You are always available as a subject when you want to paint! This may seem daunting at first, but it's actually not as difficult as you might think. Just start by sketching out the basic shape of your face, and then start painting in the different colors. As you get more comfortable with oil painting, you can start adding more detail to your self-portrait.

Like the above, you can use the Zorn Palette, which is a limited palette of only 4 colors: Titanium White, Ivory Black, Yellow Ochre, and Cadmium Red Light.

For me the easiest approach to a self-portrait is to first paint in the Grisaille method or the Brunaille method of underpainting. The grisaille method is where you paint only in black and white, which is a fabulous exercise in studying values. The Brunaille method is where you just use Burnt Sienna or Burnt Umber for the underpainting. By limiting the palette you can more easily see the planes of the face and get a quick structure of the face without going into details of color.  Once I have a decent underpainting, then if I want I'll use an oil painting technique where I glaze on the color.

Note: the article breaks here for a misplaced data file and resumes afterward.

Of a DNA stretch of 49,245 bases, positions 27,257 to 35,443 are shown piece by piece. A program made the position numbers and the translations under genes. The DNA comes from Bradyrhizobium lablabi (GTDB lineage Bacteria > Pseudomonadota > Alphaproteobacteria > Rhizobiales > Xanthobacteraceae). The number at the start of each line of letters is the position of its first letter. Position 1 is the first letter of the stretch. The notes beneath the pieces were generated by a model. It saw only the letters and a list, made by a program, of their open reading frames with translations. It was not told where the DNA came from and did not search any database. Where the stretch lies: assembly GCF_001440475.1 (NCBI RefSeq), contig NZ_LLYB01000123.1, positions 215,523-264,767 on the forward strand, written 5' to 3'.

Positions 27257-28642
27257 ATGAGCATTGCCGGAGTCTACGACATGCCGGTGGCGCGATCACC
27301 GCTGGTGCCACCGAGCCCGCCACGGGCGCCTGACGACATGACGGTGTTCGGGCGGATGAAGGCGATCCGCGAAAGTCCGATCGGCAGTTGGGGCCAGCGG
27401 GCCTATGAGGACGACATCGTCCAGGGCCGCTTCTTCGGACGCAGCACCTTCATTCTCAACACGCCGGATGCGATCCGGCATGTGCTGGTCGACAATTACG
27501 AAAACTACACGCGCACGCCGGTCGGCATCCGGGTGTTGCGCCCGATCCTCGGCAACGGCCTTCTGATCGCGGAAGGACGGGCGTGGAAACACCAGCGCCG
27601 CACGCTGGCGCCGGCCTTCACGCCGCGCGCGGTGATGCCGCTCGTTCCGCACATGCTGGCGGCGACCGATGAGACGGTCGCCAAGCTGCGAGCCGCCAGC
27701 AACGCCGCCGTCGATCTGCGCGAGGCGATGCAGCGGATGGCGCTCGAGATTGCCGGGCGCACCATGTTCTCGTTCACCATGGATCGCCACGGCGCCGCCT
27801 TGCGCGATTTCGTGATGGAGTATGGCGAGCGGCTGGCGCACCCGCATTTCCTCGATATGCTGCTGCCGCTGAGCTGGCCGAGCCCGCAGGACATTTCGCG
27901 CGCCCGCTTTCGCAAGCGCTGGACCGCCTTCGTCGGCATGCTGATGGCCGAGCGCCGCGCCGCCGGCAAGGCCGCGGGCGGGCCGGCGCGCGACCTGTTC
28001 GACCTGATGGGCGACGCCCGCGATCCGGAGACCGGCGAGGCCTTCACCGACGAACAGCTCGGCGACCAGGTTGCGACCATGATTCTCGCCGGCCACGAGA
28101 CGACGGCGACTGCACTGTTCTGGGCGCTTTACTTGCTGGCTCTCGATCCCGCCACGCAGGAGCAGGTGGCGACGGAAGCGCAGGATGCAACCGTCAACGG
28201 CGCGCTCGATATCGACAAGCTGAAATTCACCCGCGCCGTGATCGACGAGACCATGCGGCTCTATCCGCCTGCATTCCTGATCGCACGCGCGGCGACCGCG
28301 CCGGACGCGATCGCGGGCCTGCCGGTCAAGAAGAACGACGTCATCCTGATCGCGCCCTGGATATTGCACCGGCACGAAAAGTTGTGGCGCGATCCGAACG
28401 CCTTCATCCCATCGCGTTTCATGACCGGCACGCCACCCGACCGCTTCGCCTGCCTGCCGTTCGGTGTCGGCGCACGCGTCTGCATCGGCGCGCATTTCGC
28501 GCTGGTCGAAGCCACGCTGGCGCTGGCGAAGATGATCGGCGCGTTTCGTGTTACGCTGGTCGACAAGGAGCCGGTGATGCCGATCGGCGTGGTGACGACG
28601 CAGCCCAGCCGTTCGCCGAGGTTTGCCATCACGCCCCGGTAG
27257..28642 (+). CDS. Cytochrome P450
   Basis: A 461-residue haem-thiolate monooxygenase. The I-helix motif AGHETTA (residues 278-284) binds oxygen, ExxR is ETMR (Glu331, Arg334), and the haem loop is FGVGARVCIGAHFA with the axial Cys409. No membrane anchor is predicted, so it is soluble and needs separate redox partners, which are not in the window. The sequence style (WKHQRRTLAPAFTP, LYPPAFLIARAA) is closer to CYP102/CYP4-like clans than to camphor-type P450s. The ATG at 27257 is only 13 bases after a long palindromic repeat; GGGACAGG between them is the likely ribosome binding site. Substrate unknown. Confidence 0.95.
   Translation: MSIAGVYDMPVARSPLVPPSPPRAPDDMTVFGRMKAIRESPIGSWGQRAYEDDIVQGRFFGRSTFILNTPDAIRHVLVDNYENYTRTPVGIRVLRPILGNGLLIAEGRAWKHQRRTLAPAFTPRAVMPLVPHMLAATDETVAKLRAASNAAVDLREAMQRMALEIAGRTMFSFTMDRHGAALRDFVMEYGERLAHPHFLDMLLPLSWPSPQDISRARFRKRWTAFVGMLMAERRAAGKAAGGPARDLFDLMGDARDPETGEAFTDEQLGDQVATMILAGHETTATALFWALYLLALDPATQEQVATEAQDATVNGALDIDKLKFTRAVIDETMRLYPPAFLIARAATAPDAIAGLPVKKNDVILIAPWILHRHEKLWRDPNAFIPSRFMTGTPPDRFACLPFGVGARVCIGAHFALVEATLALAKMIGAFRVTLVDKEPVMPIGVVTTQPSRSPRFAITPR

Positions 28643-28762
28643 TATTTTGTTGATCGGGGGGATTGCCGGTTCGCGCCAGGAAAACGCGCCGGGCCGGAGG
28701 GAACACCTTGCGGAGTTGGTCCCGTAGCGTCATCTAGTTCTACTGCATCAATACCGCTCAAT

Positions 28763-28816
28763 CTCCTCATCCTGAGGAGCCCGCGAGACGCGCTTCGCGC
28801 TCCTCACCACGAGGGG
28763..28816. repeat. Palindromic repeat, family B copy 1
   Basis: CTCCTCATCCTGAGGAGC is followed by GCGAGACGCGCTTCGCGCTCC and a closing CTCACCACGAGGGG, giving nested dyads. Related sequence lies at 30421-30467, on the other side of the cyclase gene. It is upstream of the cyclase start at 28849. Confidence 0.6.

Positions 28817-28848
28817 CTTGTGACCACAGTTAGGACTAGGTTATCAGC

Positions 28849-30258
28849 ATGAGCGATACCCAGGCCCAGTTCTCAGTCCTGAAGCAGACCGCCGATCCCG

6. Create an abstract painting.

If you're feeling really creative, try your hand at creating an abstract painting. This is a great way to experiment with different colors and brushstrokes. Just let your creativity flow and see what you can create.  The beauty of abstract art is it allows viewers to be inspired to explore the depths of their imagination and create something truly unique. It provides a beautiful opportunity for expression where nothing is out of bounds - allowing us all to grasp new perspectives in unexpected ways.

Now, I admit I am not an abstract artist so check out this Skill Share Blog article that has 35 Abstract Art Ideas for Inspiration. Some of these appear to be easy abstract painting ideas and others rather complex. But the truth is, you never know until you try!